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F.2 Elgin 722 / 725

Elgin already started research on electric watches during the nineteen thirties. This project was under general direction and supervision of research director George G. Ensing and technical engineer Glenn T. Soper. Thomas L. Boswell was the principal engineer concerned with the development of small batteries. See USA patents nos. 2,772,321 (1956), 2,782,414 (1957) and 2,862,039 (1958).

1946The secret electric watch project is started.
1946-1949Many problems remain unsolved.
1949Elgin and Lip start a technical co-operation to jointly develop the new electric watch.
19-3-1952Elgin's president J.G. Shennan presents the 'Electronic' watch to the international press at the Blackstone Hotel in Chicago. Lip's president, Fred Lip, does the same in Paris on the same day.
15-4-1952Application for a USA patent no. 2,865,163 on an 'Electrically-powered Time Device' is filed by Elgin. It was the world's first application for a complete electric wrist watch, that came into production.
1952-1962For the production of large dependable series of watches, Elgin and Lip need at least ten more years, since small batteries to power the watches are still unavailable. July 1962 Elgin introduces the 'Elgin Electronic 725' to the market; the smallest electric watch so far produced and the second electric watch in the USA.
1974Elgin sells its entire stock of watches to Transtime Corp. (Waltham Watch Company). Elgin's brandname is licenced to Waltham Watch Company for the following seventeen years.


The watches didn't work very well. Therefore about ninety percent of these watches were returned to the factory. Elgin's service department couldn't handle the tremendous amount of problems and a substantive number of watches had to be destroyed. The production was halted and Elgin started to buy its electronic movements in Switzerland. As collectables, these watches are therefore hard to find.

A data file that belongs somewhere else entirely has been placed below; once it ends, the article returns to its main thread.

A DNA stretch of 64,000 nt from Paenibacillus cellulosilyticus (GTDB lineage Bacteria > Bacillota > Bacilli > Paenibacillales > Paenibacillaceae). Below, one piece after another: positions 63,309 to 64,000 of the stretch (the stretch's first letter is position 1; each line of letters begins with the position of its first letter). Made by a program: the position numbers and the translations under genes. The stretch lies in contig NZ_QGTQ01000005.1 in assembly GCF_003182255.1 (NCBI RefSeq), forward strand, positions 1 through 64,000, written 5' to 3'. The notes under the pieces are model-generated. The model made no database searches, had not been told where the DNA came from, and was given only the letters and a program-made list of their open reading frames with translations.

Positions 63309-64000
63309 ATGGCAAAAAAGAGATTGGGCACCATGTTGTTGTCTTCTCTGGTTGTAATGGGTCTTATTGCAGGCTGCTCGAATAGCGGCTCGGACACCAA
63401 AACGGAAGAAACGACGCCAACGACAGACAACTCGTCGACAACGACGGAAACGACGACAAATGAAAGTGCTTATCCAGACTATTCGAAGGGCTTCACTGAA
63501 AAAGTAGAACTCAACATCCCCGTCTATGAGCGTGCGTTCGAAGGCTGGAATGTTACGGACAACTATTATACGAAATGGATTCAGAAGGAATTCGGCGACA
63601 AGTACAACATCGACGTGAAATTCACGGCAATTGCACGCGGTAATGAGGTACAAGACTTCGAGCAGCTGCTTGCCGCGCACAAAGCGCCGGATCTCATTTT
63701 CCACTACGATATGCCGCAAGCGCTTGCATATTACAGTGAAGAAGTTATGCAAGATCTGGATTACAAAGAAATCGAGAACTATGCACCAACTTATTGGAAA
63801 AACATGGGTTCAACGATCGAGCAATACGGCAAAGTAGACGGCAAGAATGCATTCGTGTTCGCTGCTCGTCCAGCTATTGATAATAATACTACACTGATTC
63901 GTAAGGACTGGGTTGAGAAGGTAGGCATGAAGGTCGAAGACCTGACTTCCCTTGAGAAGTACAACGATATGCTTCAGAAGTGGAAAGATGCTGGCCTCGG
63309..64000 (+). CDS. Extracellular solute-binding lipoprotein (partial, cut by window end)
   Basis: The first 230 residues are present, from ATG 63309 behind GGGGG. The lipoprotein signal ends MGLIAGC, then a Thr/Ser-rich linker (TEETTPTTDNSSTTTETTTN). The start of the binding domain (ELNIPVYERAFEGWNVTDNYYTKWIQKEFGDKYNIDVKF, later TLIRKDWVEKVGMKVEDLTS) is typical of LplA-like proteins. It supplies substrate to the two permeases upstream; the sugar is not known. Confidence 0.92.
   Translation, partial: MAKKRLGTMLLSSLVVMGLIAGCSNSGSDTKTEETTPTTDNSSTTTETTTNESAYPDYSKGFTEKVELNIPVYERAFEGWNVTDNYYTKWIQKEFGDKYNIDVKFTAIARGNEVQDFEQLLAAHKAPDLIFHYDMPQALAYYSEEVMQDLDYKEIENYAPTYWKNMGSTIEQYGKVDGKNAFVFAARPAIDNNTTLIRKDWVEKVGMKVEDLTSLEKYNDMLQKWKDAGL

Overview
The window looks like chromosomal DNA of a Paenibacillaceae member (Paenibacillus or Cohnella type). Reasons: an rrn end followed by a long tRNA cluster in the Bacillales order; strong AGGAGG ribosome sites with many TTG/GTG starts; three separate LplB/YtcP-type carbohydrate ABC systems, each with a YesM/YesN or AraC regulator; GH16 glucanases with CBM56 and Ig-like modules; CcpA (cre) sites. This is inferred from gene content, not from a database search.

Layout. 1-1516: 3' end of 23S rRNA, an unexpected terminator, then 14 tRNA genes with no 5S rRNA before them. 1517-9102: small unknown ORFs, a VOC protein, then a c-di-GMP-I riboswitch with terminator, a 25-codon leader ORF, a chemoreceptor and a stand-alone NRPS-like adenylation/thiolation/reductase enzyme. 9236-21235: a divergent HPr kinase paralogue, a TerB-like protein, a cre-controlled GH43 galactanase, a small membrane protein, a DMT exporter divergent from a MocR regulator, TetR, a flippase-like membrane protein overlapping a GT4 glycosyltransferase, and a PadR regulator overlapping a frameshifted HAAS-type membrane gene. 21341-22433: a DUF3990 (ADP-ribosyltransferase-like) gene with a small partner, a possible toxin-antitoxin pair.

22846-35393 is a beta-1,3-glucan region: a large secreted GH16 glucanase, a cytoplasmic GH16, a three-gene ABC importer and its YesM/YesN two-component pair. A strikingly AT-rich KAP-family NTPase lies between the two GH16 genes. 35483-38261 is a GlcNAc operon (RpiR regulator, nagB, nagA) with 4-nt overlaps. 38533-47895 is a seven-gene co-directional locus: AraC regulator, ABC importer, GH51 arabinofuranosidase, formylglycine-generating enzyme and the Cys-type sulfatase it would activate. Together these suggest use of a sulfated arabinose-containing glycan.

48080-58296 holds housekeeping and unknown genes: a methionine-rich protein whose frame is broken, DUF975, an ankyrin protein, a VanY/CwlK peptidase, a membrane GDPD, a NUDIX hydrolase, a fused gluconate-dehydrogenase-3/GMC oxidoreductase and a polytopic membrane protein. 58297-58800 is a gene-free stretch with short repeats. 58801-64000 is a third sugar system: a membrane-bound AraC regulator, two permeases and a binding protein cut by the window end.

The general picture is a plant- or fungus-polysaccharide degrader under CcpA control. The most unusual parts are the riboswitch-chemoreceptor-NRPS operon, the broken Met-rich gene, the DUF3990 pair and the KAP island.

The different movements are:

1The '722'. An extremely small movement with the following dimensions: 18 mm * 15 mm * 4 mm. It remains unknown if the '722' was ever sold. Supposedly, the larger '725' movement was developed after Elgin discovered that the '722' was too small to fullfill a watch's needs. Both the '722' and the '725' possess a 'hidden' diode, which is glued onto the coil or on the back of the dial. The '722' is powered by one battery.
2The '725'. Only a few thousands have been produced, which were destroyed on a large scale later on.
3The first prototype of the '725' model had a single kidney-shaped battery. A battery opening on the back of the watch is missing.
4The first commercial model of the '725' was powered by two parallel batteries. This model also lacked a battery opening on the back.
5Elgin started using two batteries in parallel to lengthen the running time of the watch. However, the difference in voltage which occurs between any two batteries no matter how slight, results in a small drain in power between these batteries. Elgin returned to using a single cell like other manufacturers.
6The last series of the '725' were fitted in a larger case.
7The '910'. This is believed to be a prototype.


Four different cases are known, three smaller ones, gold and gold plated and a larger steel one. There are approximately fifteen differently designed dials, of which some have been inspired by the design of the nineteen fifties and show a resemblance with the Hamilton watches.

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Copyright by Pieter Doensen

email: doensen@xs4all.nl

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